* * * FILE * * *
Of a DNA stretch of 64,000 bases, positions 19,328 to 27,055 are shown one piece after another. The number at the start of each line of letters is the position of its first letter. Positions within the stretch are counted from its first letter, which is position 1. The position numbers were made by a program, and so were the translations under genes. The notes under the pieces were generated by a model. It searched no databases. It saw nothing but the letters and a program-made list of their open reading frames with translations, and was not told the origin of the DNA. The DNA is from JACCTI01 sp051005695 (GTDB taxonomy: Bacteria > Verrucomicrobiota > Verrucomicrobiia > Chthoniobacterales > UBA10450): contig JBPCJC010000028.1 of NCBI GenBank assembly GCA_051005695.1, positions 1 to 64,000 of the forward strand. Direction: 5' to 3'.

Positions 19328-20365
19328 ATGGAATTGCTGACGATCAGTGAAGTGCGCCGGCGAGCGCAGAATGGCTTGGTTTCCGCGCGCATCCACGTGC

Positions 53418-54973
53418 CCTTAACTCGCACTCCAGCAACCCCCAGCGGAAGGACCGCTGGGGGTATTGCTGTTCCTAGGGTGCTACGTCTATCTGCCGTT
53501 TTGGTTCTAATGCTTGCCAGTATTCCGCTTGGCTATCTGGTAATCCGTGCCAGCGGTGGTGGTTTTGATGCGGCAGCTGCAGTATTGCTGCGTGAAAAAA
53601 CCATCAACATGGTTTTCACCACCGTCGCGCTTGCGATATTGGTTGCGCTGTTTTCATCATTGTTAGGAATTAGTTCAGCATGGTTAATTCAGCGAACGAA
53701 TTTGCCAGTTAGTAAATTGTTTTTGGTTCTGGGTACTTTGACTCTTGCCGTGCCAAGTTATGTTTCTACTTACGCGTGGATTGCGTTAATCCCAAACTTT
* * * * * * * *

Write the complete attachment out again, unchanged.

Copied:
Of a DNA stretch of 64,000 bases, positions 19,328 to 27,055 are shown one piece after another. The number at the start of each line of letters is the position of its first letter. Positions within the stretch are counted from its first letter, which is position 1. The position numbers were made by a program, and so were the translations under genes. The notes under the pieces were generated by a model. It searched no databases. It saw nothing but the letters and a program-made list of their open reading frames with translations, and was not told the origin of the DNA. The DNA is from JACCTI01 sp051005695 (GTDB taxonomy: Bacteria > Verrucomicrobiota > Verrucomicrobiia > Chthoniobacterales > UBA10450): contig JBPCJC010000028.1 of NCBI GenBank assembly GCA_051005695.1, positions 1 to 64,000 of the forward strand. Direction: 5' to 3'.

Positions 19328-20365
19328 ATGGAATTGCTGACGATCAGTGAAGTGCGCCGGCGAGCGCAGAATGGCTTGGTTTCCGCGCGCATCCACGTGC

Positions 53418-54973
53418 CCTTAACTCGCACTCCAGCAACCCCCAGCGGAAGGACCGCTGGGGGTATTGCTGTTCCTAGGGTGCTACGTCTATCTGCCGTT
53501 TTGGTTCTAATGCTTGCCAGTATTCCGCTTGGCTATCTGGTAATCCGTGCCAGCGGTGGTGGTTTTGATGCGGCAGCTGCAGTATTGCTGCGTGAAAAAA
53601 CCATCAACATGGTTTTCACCACCGTCGCGCTTGCGATATTGGTTGCGCTGTTTTCATCATTGTTAGGAATTAGTTCAGCATGGTTAATTCAGCGAACGAA
53701 TTTGCCAGTTAGTAAATTGTTTTTGGTTCTGGGTACTTTGACTCTTGCCGTGCCAAGTTATGTTTCTACTTACGCGTGGATTGCGTTAATCCCAAACTTT